Vugava is no exception. It will thrive in superior Mediterranean terroir. Such is a “Dračevo polje” (Dračevo Field). In the middle of the island to the south, between Komiža and Vis town, Dračevo polje is home to most of the Vugava grown on Vis.
On that brown soil formed on Cretaceous dolomite and limestone with sand influencing topsoil, most of the Vugava exists. In fact, there are a total of 15 hectares of Vugava in the world, and 14 hectares are exactly here.
The Taste of Vugava
A Symphony of Aromas
Vugava variety has extremely high qualitative potential, accumulates very high content malt (18-24°B), and acids are regularly low (4.0-5.5 g/l).
Vugava is also the most famous and recognisable white variety on the island of Vis by far. Because of its beautiful appearance and edibility, Vugava was also used as a table grape, but her dessert wine (from sun-dried grapes) was particularly valued. Because of its many favourable characteristics, it is one of the most important varieties of Vis today.
Vugava is celebrated for its aromatic profile. The wine offers a symphony of tropical fruit notes, but it is never trivial if proper handling is involved. Ripe apricots, citrus, and a hint of pineapple are descriptors shared by many wines. Subtle floral and herbal undertones often accompany these vibrant aromas.
However, Vugava’s carry a unique aromatic profile, which, combined with its structure, sets it apart from other varieties. A wonderful natural golden-yellow colour brings a specific varietal smell. Intensity is unobtrusive and pleasant, especially deep and full on the palate.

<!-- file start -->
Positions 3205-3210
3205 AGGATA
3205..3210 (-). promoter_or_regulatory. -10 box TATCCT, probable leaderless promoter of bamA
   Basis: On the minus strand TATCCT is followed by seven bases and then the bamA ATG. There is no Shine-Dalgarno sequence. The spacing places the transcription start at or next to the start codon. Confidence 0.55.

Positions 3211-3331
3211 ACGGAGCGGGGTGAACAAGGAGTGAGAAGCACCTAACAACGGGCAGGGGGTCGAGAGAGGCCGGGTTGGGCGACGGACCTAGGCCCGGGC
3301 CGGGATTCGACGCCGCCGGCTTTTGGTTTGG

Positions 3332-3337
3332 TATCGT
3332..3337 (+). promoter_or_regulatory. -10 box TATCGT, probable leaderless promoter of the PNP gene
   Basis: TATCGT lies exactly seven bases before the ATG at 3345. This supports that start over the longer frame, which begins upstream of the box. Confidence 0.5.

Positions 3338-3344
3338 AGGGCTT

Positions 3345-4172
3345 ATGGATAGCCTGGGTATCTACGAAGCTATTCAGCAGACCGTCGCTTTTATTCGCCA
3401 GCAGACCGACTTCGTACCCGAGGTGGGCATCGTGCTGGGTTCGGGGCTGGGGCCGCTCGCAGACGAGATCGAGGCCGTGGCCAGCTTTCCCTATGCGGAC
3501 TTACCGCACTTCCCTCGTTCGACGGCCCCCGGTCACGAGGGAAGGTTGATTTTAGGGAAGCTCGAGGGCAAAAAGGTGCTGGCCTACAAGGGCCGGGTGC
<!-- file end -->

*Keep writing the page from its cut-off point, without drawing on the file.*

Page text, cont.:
Simultaneously, Vugava is easy to drink, especially in the modern vinification technique. Still, its honeyed touch and luxurious fullness emerge, making Vugava a delight for the senses.
A Refreshing Palate
What sets Vugava apart is its refreshing palate. The wine’s crisp and zesty character makes it a perfect companion for seafood dishes, especially the abundant catches from the Adriatic Sea. Its vibrant acidity cleanses the palate, leaving a memorable and thirst-quenching impression.
Vugava can age well. It can be vinified in microoxygenation conditions, in wooden barrels, and aged in wood. It will perform beautifully even with battonage and sur-lie technique.
However, Vugava is best when made to express all of its intoxicating Mediterranean perfume but fresh in style, refreshing your palate with every sip. This ability to perform refreshing with pronounced primary aromatics while expressing the substance it is made from is not uniquely Vugava but is a trade mark of the best of wines.
Wine Production and Wineries